Jig’s Up – March 2015

Post by , March 4th, 2015

Ruminations and Revelations

Unsurprisingly, when Bukhchuluun Ganburged got a little bit used to Australia, he saw that things might work out better if he were known as Bukhu. He has just been awarded one of the 40 citizenship places reserved annually for artists of very high distinction. Welcome, Bukhu!

Bukhu is a virtuosic throat singer and performer on the Mongolian horse head fiddle. At a celebration at Marrickville’s Django Bar, we heard both. If you haven’t heard throat singing, it is a Mongolian male thing. It sounds like a didgeridoo with laryngitis, incredibly low, resonant, droning. That is already amazing, but throat singers are able to ‘split’ their voices into the low drone and another voice of high harmonics, up there with the theremin or the violin E string. It’s difficult to control this upper voice but Bukhu uses it with amazing skill and musicality. Oh, and then there is the bowed two-string ‘horse head’ fiddle. That’s happening at the same time.

Bukhu

At the Django Bar, Bukhu played with his multicultural band Equus. (Add a little Latin to keep the dead happy.) Along with his Tibetan music and his fusion music, he thought it would be a good idea to sing Summertime. Which he did in a very nice Western tenor voice. But then, once we had all relaxed into the familiar, he added the throat singing and the harmonic singing. What???!

Fishin’ for fusion? Bukhu’s your guy.

https://www.youtube.com/watch?v=rCIuDYdNMAo or https://vimeo.com/40566638

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It was Melbourne jazz pianist Marc Hannaford’s dream to be able to perform with New York musicians Ellery Eskelin and Tom Rainey. In 2013, Marc won the Freedman Jazz Fellowship and also began study for his PhD at Columbia University in New York. He wasted no time and with the help of the Freedman prize money, has just released a CD with Eskelin, Rainey and Australian trumpeter Scott Tinkler. The link to the review of Can You See with Two Sets of Eyes? is at the top of ‘This Month’s Music Reviews’ on this website.

Marc Hannaford gives his award-winning performance at Freedman Jazz

Marc Hannaford gives his award-winning performance at Freedman Jazz

In Melbourne, having your name on a laneway could be a higher honour than having it on a freeway. The City of Melbourne has named a laneway after Divynils singer Chrissy Amphlett, who died from breast cancer in 2013. The naming results from a petition with 6,400 signatures, organised by ‘Little Patty’ Amphlett and Chrissy’s husband Charlie Drayton.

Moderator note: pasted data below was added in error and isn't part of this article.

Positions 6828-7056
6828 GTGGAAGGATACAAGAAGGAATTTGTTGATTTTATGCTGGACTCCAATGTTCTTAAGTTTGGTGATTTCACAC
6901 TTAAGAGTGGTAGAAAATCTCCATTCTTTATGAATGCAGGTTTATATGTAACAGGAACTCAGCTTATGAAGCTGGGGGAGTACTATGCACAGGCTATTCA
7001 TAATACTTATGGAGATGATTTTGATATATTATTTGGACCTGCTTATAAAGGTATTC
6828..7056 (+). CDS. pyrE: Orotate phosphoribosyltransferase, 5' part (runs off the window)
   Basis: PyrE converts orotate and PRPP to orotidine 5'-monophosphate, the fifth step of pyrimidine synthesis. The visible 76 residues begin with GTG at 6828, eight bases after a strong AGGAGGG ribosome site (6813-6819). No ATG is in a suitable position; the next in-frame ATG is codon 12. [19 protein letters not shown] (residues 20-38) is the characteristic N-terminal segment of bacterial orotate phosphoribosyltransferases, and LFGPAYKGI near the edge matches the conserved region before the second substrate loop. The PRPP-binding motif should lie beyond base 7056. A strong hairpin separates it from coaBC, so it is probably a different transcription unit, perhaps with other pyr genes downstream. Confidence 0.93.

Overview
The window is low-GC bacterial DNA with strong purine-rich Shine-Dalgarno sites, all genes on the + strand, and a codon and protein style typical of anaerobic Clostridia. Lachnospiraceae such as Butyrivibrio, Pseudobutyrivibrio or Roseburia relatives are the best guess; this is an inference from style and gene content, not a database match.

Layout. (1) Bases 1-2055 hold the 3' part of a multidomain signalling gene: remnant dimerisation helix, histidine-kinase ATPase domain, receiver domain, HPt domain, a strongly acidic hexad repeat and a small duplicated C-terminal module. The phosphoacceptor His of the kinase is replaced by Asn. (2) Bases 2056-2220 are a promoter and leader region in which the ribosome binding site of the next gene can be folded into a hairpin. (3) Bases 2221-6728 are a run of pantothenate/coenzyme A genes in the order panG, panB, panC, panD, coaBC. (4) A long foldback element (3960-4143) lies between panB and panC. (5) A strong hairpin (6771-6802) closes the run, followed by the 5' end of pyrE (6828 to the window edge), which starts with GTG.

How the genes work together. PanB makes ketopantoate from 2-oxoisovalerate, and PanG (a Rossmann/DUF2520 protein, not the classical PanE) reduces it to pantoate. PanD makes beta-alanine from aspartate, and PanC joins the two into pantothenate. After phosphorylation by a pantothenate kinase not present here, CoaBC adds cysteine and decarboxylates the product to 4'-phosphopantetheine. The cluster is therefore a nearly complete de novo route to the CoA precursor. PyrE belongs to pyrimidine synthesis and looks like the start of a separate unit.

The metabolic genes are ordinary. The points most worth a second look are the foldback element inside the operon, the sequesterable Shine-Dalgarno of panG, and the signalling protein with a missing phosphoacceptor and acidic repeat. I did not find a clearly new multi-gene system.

Chrissy Amphlett in the 80s

Amphlett Lane runs off Little Bourke Street between Spring and Exhibition streets, and adjoins the site of the Palace Theatre where the Divinyls played, and the Princess Theatre where Chrissy performed as Judy Garland in The Boy From Oz. It features a mural by Tasmanian artist Peter Gouldthorpe depicting important aspects of Chrissy’s life, including her beloved dogs.

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Classically trained pop singer Kate Miller-Heidke was commissioned to write an opera based on a children’s book, The Rabbits, with an extremely short text by John Marsden and beautiful illustrations by Shaun Tan. Heidke had help from composer Iain Grandage since the opera is presented with orchestra. The commissioning and production had a lot of collaborating organisations including Barking Gecko, a Perth children’s theatre company, WA Opera, Opera Australia, the Perth and Melbourne Festivals; we have not yet sorted out who did what. But consequently/nevertheless it has gone on stage and appears to be a big success. A new Australian opera is a rare event and to be encouraged by our attendance. It will have a season at the Melbourne Festival. Here is a photo of the production which certainly is enticing.

The Rabbits

That’s Kate Miller-Heidke at the zenith, singing.

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